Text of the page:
A revelatory memoir by rock icon and legendary guitarist Peter Frampton.
Do You Feel Like I Do? is the incredible story of Peter Frampton's positively resilient life and career told in his own words for the first time. His monu-mental album Frampton Comes Alive! spawned three top-twenty singles and sold eight million copies the year it was released (more than seventeen million to date), and it was inducted into the Grammy Hall of Fame in January 2020.
Frampton was on a path to stardom from an early age, first as the lead singer and guitarist of the Herd and then as cofounder -- along with Steve Marriott -- of one of the first supergroups, Humble Pie. Frampton was part of a tight-knit collective of British '60s musicians with close ties to the Rolling Stones, the Beatles, and the Who. This led to Frampton playing on George Harrison's solo debut, All Things Must Pass, as well as to Ringo Starr and Billy Preston appearing on Frampton's own solo debut. By age twenty-two, Frampton was touring incessantly and finding new sounds with the talk box, which would become his signature guitar effect.
Frampton remembers his enduring friendship with David Bowie. Growing up as schoolmates, crossing paths throughout their careers, and playing together on the Glass Spider Tour, the two developed an unshakable bond. Frampton also shares fascinating stories of his collaborative work with Harry Nilsson, Stevie Wonder, B. B. King, and members of Pearl Jam. He reveals both the blessing and curse of Frampton Comes Alive!, opening up about becoming the cover boy he never wanted to be, his overcoming sub-stance abuse, and how he has continued to play and pour his heart into his music despite an inflammatory muscle disease and his retirement from the road.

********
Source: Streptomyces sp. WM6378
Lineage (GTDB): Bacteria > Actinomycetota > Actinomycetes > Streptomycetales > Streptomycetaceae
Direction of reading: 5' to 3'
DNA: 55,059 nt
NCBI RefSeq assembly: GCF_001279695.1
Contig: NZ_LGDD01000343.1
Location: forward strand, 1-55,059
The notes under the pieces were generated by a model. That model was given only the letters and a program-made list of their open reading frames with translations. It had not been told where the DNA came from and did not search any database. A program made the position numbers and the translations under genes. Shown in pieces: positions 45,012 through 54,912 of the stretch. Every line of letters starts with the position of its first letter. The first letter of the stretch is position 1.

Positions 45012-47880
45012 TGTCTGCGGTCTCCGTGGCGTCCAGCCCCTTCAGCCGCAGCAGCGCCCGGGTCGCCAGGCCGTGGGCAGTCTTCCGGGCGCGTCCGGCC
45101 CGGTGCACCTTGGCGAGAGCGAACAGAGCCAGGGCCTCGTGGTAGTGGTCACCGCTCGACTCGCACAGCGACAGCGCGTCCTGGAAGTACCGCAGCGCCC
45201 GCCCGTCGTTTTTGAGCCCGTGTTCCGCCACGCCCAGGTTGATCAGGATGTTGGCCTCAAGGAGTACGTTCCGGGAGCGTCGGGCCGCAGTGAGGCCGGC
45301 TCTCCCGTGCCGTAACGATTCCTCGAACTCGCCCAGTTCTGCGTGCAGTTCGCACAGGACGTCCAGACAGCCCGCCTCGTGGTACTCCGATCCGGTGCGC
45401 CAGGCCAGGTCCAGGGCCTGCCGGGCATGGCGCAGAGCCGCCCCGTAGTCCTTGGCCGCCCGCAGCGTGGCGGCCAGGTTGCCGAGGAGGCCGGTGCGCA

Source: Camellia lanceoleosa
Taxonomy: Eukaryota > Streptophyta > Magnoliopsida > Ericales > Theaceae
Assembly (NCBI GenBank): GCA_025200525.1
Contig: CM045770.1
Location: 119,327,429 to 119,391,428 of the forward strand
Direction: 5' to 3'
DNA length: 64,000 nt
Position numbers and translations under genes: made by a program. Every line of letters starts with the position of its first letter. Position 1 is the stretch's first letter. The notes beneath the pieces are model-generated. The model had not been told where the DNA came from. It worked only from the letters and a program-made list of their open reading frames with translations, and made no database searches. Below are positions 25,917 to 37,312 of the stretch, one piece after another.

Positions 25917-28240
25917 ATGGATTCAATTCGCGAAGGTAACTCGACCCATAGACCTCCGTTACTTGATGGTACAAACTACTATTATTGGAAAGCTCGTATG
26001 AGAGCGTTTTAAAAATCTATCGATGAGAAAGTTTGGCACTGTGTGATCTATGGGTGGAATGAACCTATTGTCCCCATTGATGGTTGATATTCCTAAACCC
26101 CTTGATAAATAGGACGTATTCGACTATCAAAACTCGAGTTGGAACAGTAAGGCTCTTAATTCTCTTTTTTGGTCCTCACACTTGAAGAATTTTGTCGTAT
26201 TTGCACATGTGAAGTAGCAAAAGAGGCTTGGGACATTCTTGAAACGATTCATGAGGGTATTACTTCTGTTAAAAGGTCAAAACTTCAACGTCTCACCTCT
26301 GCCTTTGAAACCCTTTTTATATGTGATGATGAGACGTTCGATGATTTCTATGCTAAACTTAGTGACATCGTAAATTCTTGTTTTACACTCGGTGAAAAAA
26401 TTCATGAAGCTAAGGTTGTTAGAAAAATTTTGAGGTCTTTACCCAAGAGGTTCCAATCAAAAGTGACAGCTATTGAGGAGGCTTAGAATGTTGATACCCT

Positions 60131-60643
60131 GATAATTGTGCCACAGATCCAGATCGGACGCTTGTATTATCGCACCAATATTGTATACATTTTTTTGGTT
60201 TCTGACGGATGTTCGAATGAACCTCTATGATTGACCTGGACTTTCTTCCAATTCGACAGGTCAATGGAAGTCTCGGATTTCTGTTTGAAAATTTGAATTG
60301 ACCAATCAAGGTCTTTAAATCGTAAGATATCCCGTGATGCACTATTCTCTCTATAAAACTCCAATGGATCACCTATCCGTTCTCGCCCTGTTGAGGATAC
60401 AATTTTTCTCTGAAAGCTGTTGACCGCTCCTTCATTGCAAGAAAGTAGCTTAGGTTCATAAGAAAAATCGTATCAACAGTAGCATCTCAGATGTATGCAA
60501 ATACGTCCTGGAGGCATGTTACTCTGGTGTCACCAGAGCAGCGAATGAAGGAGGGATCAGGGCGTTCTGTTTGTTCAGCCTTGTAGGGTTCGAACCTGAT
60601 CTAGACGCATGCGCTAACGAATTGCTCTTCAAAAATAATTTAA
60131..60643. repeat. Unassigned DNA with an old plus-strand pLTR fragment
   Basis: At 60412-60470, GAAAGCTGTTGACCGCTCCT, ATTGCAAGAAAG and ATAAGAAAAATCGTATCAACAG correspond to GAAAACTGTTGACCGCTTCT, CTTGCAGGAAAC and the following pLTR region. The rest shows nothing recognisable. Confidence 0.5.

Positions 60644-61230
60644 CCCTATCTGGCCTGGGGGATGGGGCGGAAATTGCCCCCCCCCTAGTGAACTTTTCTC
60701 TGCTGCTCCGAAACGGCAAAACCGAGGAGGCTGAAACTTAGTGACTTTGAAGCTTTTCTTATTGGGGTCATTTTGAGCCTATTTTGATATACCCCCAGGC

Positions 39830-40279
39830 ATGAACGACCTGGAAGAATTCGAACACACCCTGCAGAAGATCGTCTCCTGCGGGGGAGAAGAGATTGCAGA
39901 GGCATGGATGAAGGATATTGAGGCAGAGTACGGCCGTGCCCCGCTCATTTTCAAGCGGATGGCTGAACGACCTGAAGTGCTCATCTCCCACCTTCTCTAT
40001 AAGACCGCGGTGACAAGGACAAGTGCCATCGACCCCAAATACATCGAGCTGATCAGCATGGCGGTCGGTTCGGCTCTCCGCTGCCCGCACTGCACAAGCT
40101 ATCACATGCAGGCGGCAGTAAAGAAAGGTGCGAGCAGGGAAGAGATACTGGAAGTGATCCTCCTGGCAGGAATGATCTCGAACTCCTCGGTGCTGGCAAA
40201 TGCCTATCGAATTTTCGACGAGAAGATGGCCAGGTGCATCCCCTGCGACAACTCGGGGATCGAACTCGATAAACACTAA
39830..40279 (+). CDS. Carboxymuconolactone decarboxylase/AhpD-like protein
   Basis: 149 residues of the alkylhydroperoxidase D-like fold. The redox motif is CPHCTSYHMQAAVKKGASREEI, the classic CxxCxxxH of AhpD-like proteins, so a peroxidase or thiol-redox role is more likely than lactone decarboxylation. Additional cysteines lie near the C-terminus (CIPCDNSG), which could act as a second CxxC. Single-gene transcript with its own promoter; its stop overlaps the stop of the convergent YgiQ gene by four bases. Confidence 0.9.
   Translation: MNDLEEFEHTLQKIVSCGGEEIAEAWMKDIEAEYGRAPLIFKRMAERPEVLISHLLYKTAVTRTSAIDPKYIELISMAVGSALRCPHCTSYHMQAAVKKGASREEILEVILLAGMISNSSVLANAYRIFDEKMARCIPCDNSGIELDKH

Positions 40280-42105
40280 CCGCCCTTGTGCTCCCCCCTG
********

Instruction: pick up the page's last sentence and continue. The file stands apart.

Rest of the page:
Peppered throughout his narrative is the story of his favorite guitar, the Phenix, which he thought he'd lost in a fiery plane crash in 1980. But in 2011, it mysteriously showed up again -- saved from the wreckage. Frampton tells of that unlikely reunion here in full for the first time, and why the miraculous reappearance is emblematic of his life and career as a quintessential artist.
Frampton ascended to rock-god heaven on the propulsive riffs of his 1976 album Frampton Comes Alive! and almost as quickly, his career plummeted. In this rambling memoir, Frampton chronicles his lifelong passion for music, but also delves into his depression and alcoholism, bouts of ill health, and recovery from a near-fatal car crash. Frampton was playing the guitar at eight years old; six years later, his band the Preachers opened for the Rolling Stones. In 1968, he and Steve Marriott formed the blues-rock band Humble Pie, but Frampton departed a few years later to "be in charge of his own destiny" and released four solo albums between 1972 and 1976. He confesses that the sudden popularity of Frampton Comes Alive! left him afraid of never living up to its success, which "had a lot to do with my starting to drink too much and do drugs and whatever." Touring and partying tales are packed with cameos from "Dave" Bowie, "Mick and Keith," and Stevie Wonder. In the end, Frampton finds optimism in sobriety and songwriting: "when you least expect it, you get a new idea." There's a perhaps surprising tuneless feel to the work, which comes across more as a meandering monologue than a fully formed narrative. Frampton's fans, though, will likely hang on his every word. \n